I hope there are more articles about plants coming! Thanks =)

    • Oh and I heard it can be used as a hair care lotion and for skin problems like acne. Do you know how to do it?

    • Well as for what I know, you have to bath them in hot water for a few seconds. But I’m not shure though, I never tried it yet.

    • The leaves need to be dried up, cooked or boiled before eaten. It will remove it’s urticant power.

      About the hair and skin lotion, each spring I prepare a concoction based on olive or castor oil. I slice some Plantago and Nettle leaves(with a ceramic knife) and put it into a bottle with the oil. I put it in a cupboard(dark) and softly shake the bottle once a day for 2 weeks. After 2 weeks of maceration I filter the mix with a tea filter to remove all the plant material from the oil(the medicinal virtues have been transfered to the oil by maceration) and it’s ready for use. You can use it on irritated skin, dry hairs, acne, abcess, bugs stings, etc…

  2. Frederik! Hello, I have one more question about plantago.
    I believe I have found it, can you tell me what this is?
    http://imgur.com/a/VzPV9
    It is very rare here near the Gulf of Mexico, as I am seeing. I hope this is what I’ve been trying to find.
    Please excuse my freakishly large fingers if it obstructed the second picture. Thank you!

    • Okay, I know this looks nothing like it in the picture, but I know for sure it is Broadleaf Plantain. Just a little dirt that obstructed the veins there.

    • My friend, unfortunately I have to tell you it isn’t. What you have here looks like a small tree or bush leaf. In order to help you as much as I can I made my own research about the distribution of the Plantago in Louisiana. Here’s a few links:

      http://plants.usda.gov/java/county?state_name=Louisiana&statefips=22&symbol=PLMA2

      http://luirig.altervista.org/flora/taxa/north-america.php?state=LA&famiglia=Plantaginaceae&genere=Plantago

      http://www.wildflower.org/plants/result.php?id_plant=PLMA2

      http://doctorschar.com/archives/greater-plantain-plantago-major/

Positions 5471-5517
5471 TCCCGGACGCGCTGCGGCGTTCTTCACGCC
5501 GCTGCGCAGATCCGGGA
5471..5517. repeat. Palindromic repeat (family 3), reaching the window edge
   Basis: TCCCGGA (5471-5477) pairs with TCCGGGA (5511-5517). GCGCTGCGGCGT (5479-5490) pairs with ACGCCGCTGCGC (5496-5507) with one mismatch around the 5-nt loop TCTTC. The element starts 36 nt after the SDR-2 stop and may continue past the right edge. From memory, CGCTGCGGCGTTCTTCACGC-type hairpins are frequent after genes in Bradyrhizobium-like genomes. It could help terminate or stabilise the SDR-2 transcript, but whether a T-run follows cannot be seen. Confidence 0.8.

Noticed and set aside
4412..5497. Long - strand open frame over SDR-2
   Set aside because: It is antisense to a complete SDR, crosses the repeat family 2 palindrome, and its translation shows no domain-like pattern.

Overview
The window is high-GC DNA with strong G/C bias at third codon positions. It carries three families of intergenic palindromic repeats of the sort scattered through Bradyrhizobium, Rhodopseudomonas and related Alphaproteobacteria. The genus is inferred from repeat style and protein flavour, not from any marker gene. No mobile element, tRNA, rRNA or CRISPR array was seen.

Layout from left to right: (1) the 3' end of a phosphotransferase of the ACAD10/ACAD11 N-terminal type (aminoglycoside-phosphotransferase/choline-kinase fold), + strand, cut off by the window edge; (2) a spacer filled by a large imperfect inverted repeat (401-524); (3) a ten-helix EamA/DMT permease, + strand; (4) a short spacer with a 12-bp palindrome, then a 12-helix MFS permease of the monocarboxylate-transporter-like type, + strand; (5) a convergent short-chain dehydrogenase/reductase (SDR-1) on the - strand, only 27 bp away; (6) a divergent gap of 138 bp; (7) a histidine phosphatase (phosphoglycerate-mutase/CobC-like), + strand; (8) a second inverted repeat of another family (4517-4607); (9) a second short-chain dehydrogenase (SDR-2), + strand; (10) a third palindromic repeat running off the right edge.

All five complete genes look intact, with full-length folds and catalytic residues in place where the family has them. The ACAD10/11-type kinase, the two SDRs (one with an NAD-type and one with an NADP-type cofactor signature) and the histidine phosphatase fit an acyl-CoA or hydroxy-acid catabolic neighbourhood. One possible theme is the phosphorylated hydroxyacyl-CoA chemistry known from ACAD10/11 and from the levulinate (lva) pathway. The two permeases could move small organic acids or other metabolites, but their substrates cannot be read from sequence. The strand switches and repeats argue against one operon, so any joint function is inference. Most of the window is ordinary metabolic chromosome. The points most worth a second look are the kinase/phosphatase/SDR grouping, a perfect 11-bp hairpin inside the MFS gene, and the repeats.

Search for it on the roadsides, grass fields, trails, etc.. I hope it will help you find it. If you have any other questions, don’t be shy my friend.

      • Hey, I just want to follow up on you by just saying I feel a little foolish. But don’t take that as regret. This is a process of trial and error right now, and I’ve never dabbled in the lores of herbs and botany before. I’m just glad to say I’ve stumbled onto Ancestral Cult and made myself some recognized character on Varg’s blog and that I could be introduced to all of this so early in my current physical life.
        Though I am not finding what I need, I will continue. Not just because I want to use Plantago for ritualistic and nutritional purposes but that I have spent maybe a week or so looking for it and I am now determined. And I will apply what ever factor of nature may come across as useful to me later in life as a learning process, I am due to go spend a week in the foothills in the Swiss Alps for spring break.
        So I bid my last thanks before I go to bed here, and by the way, that leaf was just a dehydrated, dirty, and probably polluted to a degree, leaf on a blueberry bush. So I went back and made use of it once I realized what it was. Unfortunately not enough to make a pie, though.

  3. Do you advice to only harvest the nettles during spring time, or can they be used the whole year?
    I always make tea of the nettle, but I’ve noticed the taste getting much stronger and more bitter after the summer. But I would nevertheless drink the tea, even in the winter when there are nettles to be found. Shouldn’t I be doing this during autumn and winter? or does it makes no difference?

    • It can be used from spring until it start to die. It is preferable to harvest late spring and during summer because the plant is perfectly healthy and powerful but also the taste is way better in this period. You can dry the leaves up and stockpiled enough for winter season. Still there is no reason to think it is bad to use autumn or winter harvested nettle. But like you said the taste is way more bitter…

  4. Pingback: Baldr shining – The Development of the Garden | Longing for Thule

  5. nettle consumption is not so bizarre here, we see nettle tea all over the place, Scandinavia at least has “nettle soup”, and in the west country (Somerset I think) there is even a horrific-sounding raw nettle-eating competition! Nettles are obviously very nutritious, and they are all over the place even if we prevent them from growing in our own garden, so we should be making use of them really….I rather fancy picking some down the road myself soon (away from the road of course…)